During a sold-out event on London’s Southbank, the BFI rounded off their Made in Britain season with a screening of Joanna Hogg’s 2007 debut film Unrelated. Hogg, whose previous credits include extensive TV work and the acclaimed 2010 drama Archipelago, attended a Q&A session after the screening. She also exclusively revealed some details about her next film, which is currently in production.
Despite being her first feature, Unrelated quickly established Hogg as a director whose sharp eye and ability to resist the technical conventions of Hollywood cinema has ensured her films are bursting with genuine realism, deeply influenced by the work of Eric Rhomer and Japanese filmmaker Yasujirō Ozu. The film follows forty-something Anna (Kathryn Worth), who takes a holiday to Tuscany to escape the pressures of her relationship back home. Although she stays with her oldest friend, she finds she has more in common the family’s teenage son than the ‘olds’ she should probably be hanging out with.
Hogg talked about the importance she places on improvisation and other Mike Leigh-esque approaches: Worth deliberately joined the rest of the cast out in Italy at a later date (as her character does in the film), Hogg attempting to recreate the figure of the outsider both on and off set. In terms of cinematography, Unrelated is full of lingering tableaux shots, the camera static, its gaze irresistibly unflinching as the cracks begin to show in what once seemed to be a halcyon domestic world.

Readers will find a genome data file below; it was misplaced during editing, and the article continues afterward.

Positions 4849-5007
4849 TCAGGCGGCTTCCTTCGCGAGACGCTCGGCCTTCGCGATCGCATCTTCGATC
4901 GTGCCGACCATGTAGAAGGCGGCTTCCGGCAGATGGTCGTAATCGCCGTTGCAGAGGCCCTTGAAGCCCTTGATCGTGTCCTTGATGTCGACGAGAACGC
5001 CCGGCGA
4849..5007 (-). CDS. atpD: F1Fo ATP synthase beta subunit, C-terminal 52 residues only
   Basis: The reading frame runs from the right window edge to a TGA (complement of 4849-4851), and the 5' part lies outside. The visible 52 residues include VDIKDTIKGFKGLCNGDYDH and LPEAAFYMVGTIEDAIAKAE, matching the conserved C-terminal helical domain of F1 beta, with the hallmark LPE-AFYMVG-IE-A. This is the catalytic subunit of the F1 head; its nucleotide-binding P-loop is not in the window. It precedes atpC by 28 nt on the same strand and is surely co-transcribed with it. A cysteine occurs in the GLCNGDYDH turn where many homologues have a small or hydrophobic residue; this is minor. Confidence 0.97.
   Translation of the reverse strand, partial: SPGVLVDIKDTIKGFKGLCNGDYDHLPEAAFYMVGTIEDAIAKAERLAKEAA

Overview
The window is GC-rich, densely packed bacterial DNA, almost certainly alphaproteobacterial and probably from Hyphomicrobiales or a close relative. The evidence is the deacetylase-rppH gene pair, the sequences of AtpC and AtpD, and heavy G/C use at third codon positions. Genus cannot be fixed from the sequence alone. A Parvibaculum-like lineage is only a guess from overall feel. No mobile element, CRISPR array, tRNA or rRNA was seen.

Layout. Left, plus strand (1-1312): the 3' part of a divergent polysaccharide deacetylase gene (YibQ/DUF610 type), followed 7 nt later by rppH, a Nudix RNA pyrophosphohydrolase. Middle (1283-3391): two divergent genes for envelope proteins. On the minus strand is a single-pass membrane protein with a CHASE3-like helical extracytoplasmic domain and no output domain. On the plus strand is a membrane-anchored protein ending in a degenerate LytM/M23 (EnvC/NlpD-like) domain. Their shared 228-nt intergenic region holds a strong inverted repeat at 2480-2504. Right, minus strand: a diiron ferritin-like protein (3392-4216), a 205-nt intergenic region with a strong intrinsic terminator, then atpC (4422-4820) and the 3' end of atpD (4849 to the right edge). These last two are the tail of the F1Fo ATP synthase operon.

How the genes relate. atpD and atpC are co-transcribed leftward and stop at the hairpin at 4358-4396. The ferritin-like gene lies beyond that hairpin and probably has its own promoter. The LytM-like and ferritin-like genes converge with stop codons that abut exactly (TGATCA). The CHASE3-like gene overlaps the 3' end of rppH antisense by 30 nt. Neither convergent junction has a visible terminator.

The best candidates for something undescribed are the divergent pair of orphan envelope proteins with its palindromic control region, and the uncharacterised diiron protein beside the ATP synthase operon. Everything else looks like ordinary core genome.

The BFI’s Made in Britain series saw a month-long celebration of British female directors, the programme including screenings of films by Andrea Arnold, Clio Barnard and Lynne Ramsay. Though the series gave some much-deserved attention to some of our best British talent, it seems there are still plenty of hurdles in place for both aspiring female directors, and established ones like Hogg. The director spoke of the necessity to keep budgets low to produce films which tell the stories of women who are “a certain age”. There were also fervent nods from the crowd when she spoke of Hollywood’s “obsession with youth”, despite the fact that audiences are in fact eager to watch films that feature older protagonists.
Hogg’s next film will be set in London, and will follow a middle-aged couple who plan to leave the big city behind them. It may not sound like much of a departure from her usual subject matter, but if Hogg’s previous films are anything to go by, then it’s precisely her crafting of this type of story that makes realism suddenly all the more alluring.